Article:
19. DOROTHY JANE SCOTT
“The murder of Dorothy Jane Scott. Essentially, she was being stalked by somebody who claimed to be in love with her and would not leave her alone. The calls were innocent at first but became more demanding and angry as time went on. Dorothy, of course, quite understandably became more stressed out and in fear of her life. She had even taken up a self-defense class at a local community center.
The last anybody ever heard from her was over 30 years ago. A coworker had been bitten by a poisonous spider, and she and another coworker (also a woman) drove him to a nearby Arizona hospital to receive proper medical treatment.
After everything was all clear, she went into the parking lot to grab her car and drive to the main entrance to pick up her friends—except she pulled barreling out of the parking lot extremely fast going the wrong way, almost hitting her coworker who was trying to make sense of what was going on.
She had been on the way to pick up her son, and they found the car she drove on fire in a ditch off an exit on the interstate somewhere in the desert. She was never seen again. Her mother still receives calls from who the police presume is the suspect. The calls discontinued several years ago, prompting theories perhaps the killer is dead or has disappeared.”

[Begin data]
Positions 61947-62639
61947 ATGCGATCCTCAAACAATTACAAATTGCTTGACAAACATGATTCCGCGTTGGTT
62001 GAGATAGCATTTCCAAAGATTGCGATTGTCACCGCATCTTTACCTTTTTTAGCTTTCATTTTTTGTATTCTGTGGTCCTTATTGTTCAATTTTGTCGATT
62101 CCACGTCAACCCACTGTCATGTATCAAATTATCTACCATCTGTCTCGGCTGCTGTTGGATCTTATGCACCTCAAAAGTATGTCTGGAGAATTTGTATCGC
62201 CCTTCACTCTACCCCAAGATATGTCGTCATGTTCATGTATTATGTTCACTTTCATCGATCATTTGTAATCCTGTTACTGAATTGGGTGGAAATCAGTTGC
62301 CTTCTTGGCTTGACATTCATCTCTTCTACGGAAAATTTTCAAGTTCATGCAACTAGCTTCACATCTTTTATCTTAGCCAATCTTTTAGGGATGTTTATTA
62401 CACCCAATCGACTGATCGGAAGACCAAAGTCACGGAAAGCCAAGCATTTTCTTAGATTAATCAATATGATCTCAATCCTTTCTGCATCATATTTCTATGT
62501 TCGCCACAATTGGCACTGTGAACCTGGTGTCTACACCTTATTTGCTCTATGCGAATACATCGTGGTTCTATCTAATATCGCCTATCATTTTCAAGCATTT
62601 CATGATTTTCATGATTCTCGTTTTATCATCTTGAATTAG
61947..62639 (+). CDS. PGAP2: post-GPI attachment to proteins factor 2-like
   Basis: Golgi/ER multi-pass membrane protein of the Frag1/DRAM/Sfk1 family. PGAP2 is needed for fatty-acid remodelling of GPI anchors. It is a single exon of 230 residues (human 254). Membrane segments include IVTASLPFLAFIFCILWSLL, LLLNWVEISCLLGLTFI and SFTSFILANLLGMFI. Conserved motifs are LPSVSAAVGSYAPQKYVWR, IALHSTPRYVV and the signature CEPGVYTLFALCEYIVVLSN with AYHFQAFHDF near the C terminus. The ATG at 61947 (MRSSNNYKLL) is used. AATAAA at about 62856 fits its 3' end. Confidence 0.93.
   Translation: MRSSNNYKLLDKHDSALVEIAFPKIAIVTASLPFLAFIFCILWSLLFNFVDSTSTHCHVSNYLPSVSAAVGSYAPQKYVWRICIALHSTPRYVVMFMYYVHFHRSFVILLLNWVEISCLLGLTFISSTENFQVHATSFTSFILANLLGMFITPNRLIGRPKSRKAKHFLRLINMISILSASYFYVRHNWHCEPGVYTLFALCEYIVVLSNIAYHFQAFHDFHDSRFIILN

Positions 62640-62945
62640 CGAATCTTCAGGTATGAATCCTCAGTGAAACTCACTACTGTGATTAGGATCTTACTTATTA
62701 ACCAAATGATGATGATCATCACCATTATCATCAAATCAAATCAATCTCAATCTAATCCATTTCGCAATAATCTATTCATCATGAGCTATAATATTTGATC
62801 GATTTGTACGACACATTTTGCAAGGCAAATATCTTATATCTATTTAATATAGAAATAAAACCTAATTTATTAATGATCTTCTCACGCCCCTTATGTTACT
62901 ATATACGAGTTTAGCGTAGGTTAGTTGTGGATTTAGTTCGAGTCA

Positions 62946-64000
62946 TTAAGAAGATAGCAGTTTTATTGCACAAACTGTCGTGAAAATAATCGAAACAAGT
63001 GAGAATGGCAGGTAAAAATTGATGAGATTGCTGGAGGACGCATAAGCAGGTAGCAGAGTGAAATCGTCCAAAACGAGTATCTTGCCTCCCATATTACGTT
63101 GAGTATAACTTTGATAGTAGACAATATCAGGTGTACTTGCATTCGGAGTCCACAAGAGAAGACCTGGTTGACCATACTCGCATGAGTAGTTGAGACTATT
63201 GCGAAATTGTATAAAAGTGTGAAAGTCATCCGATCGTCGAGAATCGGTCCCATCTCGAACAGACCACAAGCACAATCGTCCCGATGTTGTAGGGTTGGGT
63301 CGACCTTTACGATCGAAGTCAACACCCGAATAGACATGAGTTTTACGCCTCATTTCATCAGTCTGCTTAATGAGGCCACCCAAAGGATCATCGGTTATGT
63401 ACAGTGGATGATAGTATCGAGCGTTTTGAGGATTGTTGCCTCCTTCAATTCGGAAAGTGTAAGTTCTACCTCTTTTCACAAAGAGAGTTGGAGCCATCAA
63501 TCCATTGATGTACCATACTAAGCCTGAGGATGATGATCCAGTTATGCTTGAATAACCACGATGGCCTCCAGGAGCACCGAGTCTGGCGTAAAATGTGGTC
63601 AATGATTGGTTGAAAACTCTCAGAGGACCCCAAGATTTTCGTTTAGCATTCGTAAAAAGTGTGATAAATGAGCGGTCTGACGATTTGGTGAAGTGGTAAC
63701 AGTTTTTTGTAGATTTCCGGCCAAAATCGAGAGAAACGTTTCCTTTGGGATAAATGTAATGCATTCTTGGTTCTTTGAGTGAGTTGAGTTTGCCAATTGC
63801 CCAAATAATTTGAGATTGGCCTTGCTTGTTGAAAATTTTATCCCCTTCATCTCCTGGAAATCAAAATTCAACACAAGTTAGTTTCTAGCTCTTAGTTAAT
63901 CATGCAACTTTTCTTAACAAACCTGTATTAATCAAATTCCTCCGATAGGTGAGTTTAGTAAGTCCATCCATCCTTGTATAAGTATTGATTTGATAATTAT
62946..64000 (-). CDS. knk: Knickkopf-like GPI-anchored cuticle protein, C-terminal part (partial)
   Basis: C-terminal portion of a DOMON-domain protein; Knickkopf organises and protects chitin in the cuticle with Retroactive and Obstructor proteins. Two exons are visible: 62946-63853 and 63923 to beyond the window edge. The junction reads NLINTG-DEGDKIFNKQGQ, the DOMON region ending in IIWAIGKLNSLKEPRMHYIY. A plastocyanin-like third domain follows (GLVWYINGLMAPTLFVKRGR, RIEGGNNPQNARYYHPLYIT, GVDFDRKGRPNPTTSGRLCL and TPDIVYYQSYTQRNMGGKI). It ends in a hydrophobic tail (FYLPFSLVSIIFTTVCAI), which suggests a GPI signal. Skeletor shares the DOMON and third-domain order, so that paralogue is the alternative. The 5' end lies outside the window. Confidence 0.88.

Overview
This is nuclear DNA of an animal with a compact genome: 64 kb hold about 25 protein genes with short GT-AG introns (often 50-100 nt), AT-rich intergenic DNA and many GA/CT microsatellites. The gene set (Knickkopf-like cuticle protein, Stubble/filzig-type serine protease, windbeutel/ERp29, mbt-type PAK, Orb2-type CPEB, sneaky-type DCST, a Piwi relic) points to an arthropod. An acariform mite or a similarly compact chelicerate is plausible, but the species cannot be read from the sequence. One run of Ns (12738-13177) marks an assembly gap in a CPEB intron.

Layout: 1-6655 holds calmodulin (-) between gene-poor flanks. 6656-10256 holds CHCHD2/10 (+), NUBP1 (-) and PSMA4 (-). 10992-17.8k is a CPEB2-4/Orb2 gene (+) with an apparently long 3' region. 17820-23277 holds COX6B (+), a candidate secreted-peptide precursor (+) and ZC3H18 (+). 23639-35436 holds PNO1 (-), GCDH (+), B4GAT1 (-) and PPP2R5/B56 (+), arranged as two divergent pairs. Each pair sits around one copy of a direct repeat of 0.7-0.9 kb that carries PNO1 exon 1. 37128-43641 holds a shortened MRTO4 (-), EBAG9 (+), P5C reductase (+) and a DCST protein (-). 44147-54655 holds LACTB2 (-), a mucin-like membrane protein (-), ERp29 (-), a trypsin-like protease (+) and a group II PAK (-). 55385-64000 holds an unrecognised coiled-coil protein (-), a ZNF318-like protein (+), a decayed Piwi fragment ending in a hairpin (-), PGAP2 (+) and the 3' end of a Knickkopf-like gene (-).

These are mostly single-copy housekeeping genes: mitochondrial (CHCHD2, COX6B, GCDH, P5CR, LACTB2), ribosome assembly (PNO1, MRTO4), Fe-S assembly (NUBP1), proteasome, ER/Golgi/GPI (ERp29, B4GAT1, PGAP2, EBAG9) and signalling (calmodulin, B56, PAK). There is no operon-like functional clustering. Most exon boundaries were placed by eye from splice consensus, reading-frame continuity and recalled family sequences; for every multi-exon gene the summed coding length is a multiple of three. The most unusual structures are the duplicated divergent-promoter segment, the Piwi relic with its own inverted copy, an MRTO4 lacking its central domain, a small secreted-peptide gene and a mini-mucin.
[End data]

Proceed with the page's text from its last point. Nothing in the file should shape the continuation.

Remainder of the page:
20. BOBBY DUNBAR
“The disappearance of Bobby Dunbar. In 1912 his parents took him fishing on a lake in Louisiana and he went missing. Police searched for him for 8 months, and finally found a man named William Cantwell Walters who was traveling with a boy that resembled Bobby Dunbar. Walter’s claimed the boy was the son of a friend who had given him custody, and that the child’s name was Bruce Anderson not Bobby Dunbar. Investigators and positive ID from the parents determined this was actually the Dunbar’s child and gave custody over to them. The town had a parade for Bobby Dunbar’s return.
During the trial with the Dunbar’s and Walters a woman named Julia Anderson came to defend Walters, asserting this was her son Bruce and she had given Walters custody—the courts dismissed her because she had three children out of wedlock (it was 1912) and two were already deceased. The trial being in Mississippi, and her being a very poor woman from North Carolina, she gave up on fighting the case.
Then, 9 years ago in 2008 one of ‘Bobby Dunbar’s’ granddaughters had a DNA test done. She compared her grandfather’s DNA to his owns brothers. They were not related.”